Can a Dead Hang Really Stretch Your Spine? Here’s What an Expert Has to Say

You can decompress your spine during a dead hang, but this benefit lasts only as long as you're in this position.
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Dead hangs have exploded on social media thanks to the way they appear to visibly lengthen your spine and stretch your upper-body muscles. But does this move ‌actually‌ stretch your spine?

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It's true that when you hang off the ground, the force of gravity provides some decompression for your spine, but is decompression the same as stretching — and how substantial is the effect? We speak to an expert to find out.

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First, What Is a Dead Hang?

When you perform a dead hang, you grab onto a pull-up bar and let gravity pull your body down toward the floor. This stretches tight lat, shoulder and pec muscles, and it can even improve your overhead shoulder mobility when performed consistently over time.

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What Is Spinal Decompression?

Your spine is made up of 33 small bones, called vertebrae. In between most of these vertebrae are jelly-like discs that both connect and protect the vertebrae. The health of these discs plays a crucial role in your ability to move well and live without pain.

Josh Henkin, CSCS, explains that gravity is constantly acting upon humans because we are upright animals. Gravity places compressive forces upon our spines, which over time causes the space between the vertebrae to get smaller and squeeze the discs. For this reason, some degree of disc degeneration is normal as you get older.

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Physical activity also contributes to compression. Certain types of exercise, such as hiking with a heavy pack or performing barbell back squats, can place high compressive forces on your spine.

Spinal decompression is the act of relieving some of this pressure on your intervertebral discs. Is this the same as stretching? "Kind of," Henkin says.

He compares decompression to traction therapy, in which gentle pulling is used to open up more space for the vertebral discs. In the therapeutic setting, decompression and traction are typically performed under the guidance of trained professionals using technology that can make small, incremental adjustments to your spine.

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Is the Dead Hang Decompressing Your Spine?

When you hang from the bar during dead hangs, the force of gravity pulls your body toward the ground. This certainly feels good after lots of heavy lifting or sitting. And it does provide some gentle decompression for your spine, because the force of gravity is essentially acting on your body in reverse.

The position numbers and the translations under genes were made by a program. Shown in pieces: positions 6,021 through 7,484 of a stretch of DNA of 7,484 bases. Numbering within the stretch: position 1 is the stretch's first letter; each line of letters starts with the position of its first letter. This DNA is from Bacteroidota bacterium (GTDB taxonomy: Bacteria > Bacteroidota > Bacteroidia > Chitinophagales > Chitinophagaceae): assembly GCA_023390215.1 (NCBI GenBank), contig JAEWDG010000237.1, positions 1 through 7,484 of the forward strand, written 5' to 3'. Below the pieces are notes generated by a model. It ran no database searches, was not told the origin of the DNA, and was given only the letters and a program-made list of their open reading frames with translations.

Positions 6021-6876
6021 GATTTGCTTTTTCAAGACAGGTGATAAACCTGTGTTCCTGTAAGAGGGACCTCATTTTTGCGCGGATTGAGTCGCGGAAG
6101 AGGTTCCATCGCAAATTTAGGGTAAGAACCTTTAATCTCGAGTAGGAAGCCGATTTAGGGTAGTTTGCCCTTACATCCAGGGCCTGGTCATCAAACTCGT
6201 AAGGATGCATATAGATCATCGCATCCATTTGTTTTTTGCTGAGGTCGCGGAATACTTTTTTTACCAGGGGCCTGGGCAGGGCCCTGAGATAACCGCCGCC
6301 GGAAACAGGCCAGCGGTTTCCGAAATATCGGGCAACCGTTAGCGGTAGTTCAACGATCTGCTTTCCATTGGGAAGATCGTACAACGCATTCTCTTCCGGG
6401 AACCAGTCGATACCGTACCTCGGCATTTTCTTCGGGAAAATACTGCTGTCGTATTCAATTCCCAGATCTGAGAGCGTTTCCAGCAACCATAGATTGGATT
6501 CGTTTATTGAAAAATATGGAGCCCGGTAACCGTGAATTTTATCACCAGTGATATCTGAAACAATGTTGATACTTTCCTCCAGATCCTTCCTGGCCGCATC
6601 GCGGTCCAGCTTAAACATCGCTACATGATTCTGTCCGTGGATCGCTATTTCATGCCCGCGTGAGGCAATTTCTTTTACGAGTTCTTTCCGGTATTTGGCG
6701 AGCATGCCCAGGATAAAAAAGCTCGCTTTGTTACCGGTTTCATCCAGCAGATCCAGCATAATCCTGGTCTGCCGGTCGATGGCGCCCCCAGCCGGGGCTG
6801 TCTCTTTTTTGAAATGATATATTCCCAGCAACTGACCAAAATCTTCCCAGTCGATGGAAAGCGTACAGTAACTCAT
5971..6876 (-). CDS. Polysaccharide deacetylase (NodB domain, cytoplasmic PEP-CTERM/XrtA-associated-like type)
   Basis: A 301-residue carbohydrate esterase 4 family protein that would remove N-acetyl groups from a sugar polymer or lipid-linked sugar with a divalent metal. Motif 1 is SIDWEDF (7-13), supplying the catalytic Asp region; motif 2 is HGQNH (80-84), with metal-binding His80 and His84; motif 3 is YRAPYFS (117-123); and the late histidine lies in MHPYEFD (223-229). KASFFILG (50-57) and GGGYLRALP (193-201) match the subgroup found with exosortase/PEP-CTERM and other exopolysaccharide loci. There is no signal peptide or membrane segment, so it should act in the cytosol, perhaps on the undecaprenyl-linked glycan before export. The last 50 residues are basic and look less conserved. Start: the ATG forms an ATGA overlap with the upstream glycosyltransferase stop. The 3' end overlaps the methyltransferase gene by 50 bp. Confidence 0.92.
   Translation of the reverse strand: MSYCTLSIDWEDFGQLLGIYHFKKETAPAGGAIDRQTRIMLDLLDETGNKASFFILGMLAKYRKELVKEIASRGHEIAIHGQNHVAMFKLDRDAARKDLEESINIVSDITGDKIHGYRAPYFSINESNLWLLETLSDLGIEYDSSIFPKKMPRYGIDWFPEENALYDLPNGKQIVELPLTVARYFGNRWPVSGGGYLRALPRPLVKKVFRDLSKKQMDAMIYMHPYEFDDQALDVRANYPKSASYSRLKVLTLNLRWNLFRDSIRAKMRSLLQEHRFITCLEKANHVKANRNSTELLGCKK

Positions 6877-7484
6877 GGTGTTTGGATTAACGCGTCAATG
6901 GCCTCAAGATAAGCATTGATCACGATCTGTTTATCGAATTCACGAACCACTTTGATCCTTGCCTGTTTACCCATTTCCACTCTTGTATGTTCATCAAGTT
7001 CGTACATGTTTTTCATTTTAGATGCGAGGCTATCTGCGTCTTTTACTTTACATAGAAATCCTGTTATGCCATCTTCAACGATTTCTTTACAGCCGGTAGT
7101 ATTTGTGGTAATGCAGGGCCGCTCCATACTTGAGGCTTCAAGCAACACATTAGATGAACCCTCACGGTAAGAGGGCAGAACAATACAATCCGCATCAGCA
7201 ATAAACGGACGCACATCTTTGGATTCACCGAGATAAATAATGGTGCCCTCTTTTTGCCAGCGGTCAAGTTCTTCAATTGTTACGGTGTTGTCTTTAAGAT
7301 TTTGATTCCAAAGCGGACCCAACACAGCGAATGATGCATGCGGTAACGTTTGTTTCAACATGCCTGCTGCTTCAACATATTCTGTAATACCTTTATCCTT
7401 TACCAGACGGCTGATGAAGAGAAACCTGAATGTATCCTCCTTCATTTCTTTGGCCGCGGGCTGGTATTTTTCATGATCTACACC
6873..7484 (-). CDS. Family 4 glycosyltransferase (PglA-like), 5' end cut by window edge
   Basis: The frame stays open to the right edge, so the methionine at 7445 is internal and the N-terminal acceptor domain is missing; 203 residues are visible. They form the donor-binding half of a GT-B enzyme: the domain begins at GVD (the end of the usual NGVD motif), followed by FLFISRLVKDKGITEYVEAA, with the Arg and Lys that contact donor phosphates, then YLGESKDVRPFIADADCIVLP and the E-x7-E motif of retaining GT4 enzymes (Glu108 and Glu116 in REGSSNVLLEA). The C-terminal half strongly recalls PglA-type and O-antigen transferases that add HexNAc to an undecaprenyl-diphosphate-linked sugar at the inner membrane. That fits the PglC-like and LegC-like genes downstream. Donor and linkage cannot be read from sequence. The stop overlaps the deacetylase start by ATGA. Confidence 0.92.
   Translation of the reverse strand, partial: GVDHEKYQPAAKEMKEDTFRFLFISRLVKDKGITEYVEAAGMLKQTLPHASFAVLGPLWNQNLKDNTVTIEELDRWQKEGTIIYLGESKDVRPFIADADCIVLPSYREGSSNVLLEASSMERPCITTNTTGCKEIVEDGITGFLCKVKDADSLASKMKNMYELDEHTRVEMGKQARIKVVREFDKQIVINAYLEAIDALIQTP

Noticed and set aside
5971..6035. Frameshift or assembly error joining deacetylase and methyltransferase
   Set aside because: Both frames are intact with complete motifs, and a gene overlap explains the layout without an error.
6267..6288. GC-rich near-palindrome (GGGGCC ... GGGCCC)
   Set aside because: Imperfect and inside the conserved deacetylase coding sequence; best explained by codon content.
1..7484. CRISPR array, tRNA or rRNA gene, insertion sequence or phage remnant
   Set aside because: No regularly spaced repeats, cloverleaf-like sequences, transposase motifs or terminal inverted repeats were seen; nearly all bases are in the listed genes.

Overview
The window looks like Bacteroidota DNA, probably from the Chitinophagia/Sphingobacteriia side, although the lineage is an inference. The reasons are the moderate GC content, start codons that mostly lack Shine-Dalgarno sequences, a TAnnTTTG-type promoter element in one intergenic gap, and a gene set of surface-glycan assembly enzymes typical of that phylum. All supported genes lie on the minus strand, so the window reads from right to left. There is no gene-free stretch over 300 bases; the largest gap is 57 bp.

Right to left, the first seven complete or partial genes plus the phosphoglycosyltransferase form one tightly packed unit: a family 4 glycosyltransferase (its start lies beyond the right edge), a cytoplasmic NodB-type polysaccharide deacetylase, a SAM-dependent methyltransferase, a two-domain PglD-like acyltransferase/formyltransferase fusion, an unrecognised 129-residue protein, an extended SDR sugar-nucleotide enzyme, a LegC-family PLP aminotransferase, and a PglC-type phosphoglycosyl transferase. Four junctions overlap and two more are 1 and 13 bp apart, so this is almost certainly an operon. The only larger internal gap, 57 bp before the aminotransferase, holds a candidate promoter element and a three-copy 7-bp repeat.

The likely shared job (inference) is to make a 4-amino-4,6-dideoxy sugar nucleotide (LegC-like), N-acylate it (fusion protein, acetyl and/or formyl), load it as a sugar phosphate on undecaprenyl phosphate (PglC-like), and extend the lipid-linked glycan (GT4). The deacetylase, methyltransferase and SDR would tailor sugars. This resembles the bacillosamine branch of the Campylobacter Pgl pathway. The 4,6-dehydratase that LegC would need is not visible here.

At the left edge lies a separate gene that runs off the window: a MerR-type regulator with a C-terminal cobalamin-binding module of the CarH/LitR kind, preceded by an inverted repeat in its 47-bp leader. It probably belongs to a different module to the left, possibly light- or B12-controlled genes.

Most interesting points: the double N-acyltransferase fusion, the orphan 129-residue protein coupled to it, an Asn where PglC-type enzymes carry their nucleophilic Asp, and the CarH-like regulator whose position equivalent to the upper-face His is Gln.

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However, Henkin says it's tough to know exactly how much spinal decompression is occurring during dead hangs because so many other tissues are involved. There's no way to know for sure that all the lengthening you see or feel is coming from the spine and not from a stretch to the shoulders, lats or another part of the body. Differences in individual body positions while hanging will also affect the degree to which the spine is directly targeted.

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Furthermore, Henkin says some of any potential spinal decompression benefits you receive from the dead hang will be temporary. As soon as you step back on the ground, gravity will once again exert compressive forces on your spine.

Bottom Line

You recruit gravity to pull your body downward each time you dead hang, which does provide some gentle spinal decompression. But any benefit is temporary and likely not enough to offset any spinal issues.

What to Do if Your Back Feels Tight or Stiff

Dead hangs are a helpful addition to your workouts: They provide a great stretch and help work your forearm flexors. And although they can feel great on your back, they may not be targeting your spine as much as you think. "Hangs may help tightness, but it's a big leap to say they might help spinal issues," Henkin says.

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If you're interested in more targeted spinal decompression or traction to help your back, it's important to seek out the guidance of a trained professional. When in doubt, start conservatively and make sure you don't push it too far.

"You want to work incrementally to see what your tolerance is," Henkin says. "Too much traction or the wrong type of traction could inflame your spine if it's not done correctly, or if you have preexisting issues."

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He also suggests cupping as an alternative form of decompression that can be done to tight muscles in the back or elsewhere in the body.

If you find yourself struggling with frequent low back pain, Henkin suggests you worry less about stretching your spine and instead focus on building more core stability and improving your hip and ankle mobility.

He also recommends taking advantage of recovery strategies to help your back, such as:

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  • Breath work to kick-start the recovery process after training
  • Mindfulness exercises to calm the nervous system
  • Static stretching after workouts for tight muscles
  • Practicing movement skills through yoga, qigong or other similar activities
  • Staying active and trying not to be sedentary between workouts

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